Niall Turner starts his 2017 campaign this week and he’s hoping for a good start as he makes his return from an injury ridden 2016. After losing most of the 2014 season after surgery on his hip, Turner had a very strong 2015, but he suffered a re-occurrence of the injury again early last season. In 2014 Turner had surgery to correct a condition called femoral acetabular impingement (FAI) that he had suffered from for a few years. Unfortunately for the Waterfall native, the bone spur involved grew back causing the same mobility problems. 12 months ago Turner was fully fit and full of hope, he had retained his tour card in Asia and started in a far better category which assured him of plenty of top level starts. That’s where the good news stopped however as Turner explained: “I started the year in January planning to play four tournaments, but to be fair I knew the hip was going after the first or second tournament. Even going out there I didn’t feel too confident with it, I could feel I was going back down that dark road. I just made the cut in the third event and to be honest I would have been happier to miss it and I ended up withdrawing. I went to the European Tour event in Malaysia the following week but that was horrendous. There was a lot of pain and it’s pretty debilitating as it seizes up and you can’t get through the ball.”
Turner has had a tough time of it since returning from the US, he lost around half of the past five years through injury, almost all stemming from the FAI problem. He wasn’t prepared to give up however so it was back to the Sports Surgery Clinic in Santry to his consultant Eanna Falvey. “When I went back to Eanna he sat me down and said we need to figure this out as I shouldn’t have been having the same issue” explained Turner. “We went through the programmes I had been going though and it turned out that the S&C programmes I had been on for the past five years hadn’t been the best considering my injury. To be fair there was never any incident of acute pain, it was a gradual build up so it was hard to determine the cause. Eanna recommended a physio based in Santry, Enda King who specialises in knees and hips and I started with him at the end of March.” Working with King for four hours a day, four days a week was an incredibly intense was to deal with the issue, but it paid dividends for Turner.
The regime continued for six weeks before it dropped back to two days per week. In all it was three months hard work which also included a week-long stay in hospital due to a viral infection. That brought Turner up to June when he had his wedding to look forward to, but it also marked his first game of golf in over four months. “My first game back was the day before the wedding in the Hermitage” said Niall, “it was my first game of golf in four months and I shot seven under bogey free. It was on the back of the blues on a tough course and I thought this was the easiest game of golf I had ever played, this is unbelievable. After that I played a tournament in July in Thailand, a European Tour event and I was playing poorly but I made the cut and that was definitely positive.” There was a further complication for Turner as in September he suffered from a rib injury which meant that he missed the end of the season in Asia. Once the rib injury healed, he focused on 2017 and he’s been working hard on his game to be fit ready for the Asian tour launch in Singapore this weekend. He’s now playing under a medical exemption which should see him qualify for a full season of events on the Asian Tour with several co-sanctioned European Tour events included. Turner now has a run of four events where he hopes to bank some money and gain some momentum on the all-important order of merit.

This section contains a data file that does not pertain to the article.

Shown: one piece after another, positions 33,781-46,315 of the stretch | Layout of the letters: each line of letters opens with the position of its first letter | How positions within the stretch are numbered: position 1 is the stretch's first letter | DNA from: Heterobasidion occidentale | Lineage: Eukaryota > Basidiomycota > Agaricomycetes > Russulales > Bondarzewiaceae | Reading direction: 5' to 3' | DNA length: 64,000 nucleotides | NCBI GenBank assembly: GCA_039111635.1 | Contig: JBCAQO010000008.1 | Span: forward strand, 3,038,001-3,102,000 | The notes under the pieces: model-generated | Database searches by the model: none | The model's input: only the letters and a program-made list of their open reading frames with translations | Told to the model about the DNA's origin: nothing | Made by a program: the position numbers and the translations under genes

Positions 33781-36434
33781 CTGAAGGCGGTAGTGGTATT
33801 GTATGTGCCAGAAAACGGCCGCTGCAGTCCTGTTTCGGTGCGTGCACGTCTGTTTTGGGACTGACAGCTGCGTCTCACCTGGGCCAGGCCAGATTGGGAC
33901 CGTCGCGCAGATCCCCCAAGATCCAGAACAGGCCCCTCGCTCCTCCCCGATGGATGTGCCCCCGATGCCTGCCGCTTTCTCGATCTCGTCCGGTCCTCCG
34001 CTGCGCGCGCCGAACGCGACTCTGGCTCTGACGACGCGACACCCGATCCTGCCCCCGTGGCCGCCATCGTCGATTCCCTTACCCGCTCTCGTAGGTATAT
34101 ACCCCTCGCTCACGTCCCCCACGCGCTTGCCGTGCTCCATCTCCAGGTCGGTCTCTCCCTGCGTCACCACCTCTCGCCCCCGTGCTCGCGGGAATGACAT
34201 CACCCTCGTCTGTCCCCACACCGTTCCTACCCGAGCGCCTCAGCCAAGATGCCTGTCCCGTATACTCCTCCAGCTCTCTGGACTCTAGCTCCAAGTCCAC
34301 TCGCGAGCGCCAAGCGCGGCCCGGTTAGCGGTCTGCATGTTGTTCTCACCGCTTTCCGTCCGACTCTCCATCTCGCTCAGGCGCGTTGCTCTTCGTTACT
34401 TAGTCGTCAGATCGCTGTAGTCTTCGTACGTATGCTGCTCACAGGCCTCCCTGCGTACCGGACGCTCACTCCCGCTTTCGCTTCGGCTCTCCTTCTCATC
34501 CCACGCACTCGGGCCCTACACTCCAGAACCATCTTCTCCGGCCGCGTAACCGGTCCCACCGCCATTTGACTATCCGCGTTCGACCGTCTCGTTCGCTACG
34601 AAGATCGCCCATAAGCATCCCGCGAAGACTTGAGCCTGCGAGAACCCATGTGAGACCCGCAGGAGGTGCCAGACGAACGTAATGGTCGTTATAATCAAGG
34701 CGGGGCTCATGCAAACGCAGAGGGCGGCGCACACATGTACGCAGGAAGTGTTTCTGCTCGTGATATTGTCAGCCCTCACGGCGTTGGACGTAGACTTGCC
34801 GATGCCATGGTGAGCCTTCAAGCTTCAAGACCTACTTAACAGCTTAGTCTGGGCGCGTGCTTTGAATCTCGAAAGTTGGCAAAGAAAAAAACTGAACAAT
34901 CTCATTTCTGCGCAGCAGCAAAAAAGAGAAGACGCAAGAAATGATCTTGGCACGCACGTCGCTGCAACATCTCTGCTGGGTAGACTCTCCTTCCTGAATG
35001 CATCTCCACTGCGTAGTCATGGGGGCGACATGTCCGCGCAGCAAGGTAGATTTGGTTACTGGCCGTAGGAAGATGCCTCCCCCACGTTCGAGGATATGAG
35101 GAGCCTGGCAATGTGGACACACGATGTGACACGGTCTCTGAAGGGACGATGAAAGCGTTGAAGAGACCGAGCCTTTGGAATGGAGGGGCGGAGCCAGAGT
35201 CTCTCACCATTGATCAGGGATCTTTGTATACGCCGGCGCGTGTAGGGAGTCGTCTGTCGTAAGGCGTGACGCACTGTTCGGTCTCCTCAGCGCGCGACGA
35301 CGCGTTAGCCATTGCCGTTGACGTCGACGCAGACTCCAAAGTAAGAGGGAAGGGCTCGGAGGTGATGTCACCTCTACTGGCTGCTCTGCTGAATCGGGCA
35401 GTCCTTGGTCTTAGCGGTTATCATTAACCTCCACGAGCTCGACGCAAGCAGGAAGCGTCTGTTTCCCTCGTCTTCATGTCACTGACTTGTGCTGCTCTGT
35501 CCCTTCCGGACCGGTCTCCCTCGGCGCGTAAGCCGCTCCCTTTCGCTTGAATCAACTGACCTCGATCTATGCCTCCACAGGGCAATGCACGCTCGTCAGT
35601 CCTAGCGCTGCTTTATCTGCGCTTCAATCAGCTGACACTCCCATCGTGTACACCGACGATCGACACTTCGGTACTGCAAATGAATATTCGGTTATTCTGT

Turner has Mental Strength to survive on Tour
One of the most interesting things about Niall Turner is that he’s not even calling this his last chance. Despite losing almost half of the past five years to injury he remains naturally relaxed and easy going, there’s no sense of resentment, there’s no chip on his shoulder. Instead he’s very much focused on the next four tournaments. “Throughout the whole lot of it I’ve made a point of never thinking that I’m unlucky” explained Turner. “I think if you start going down the unlucky route you’ll end up in awful form. When the hip happened [in 2015] I was shocked, I thought this is five years of getting bad break after bad break, and injury after injury. I think I’ve learned enough myself over the past five years. You have a choice really, you can take the learning aspects of what you’ve come through. There’s a couple of things that I’ve found that have been a huge help mentally. I don’t really talk myself up but I think I’d be mentally tougher than 99% of golfers out there just from what I’ve been through.” He’s positive too about his chances this month: “I’ve always ended up playing well when I’ve come back from injury and that’s when you’re back is against the wall trying to keep your card, and I’ve always been able to do that.” Turner reached the final of the Irish Close Championship in 2007 when it was held in Cork Golf Club. He lost out to Shane Lowry in the final and went on to turn pro shortly afterwards. After spending a few years on the mini-tours in the US, Turner looked east and focused his attentions on the Asian Tour. He has spent the past four years in Asia, playing initially on the Asian Development Tour. He had his first win as a pro in 2014 when he finished on top at the Jakarta Classic in Indonesia.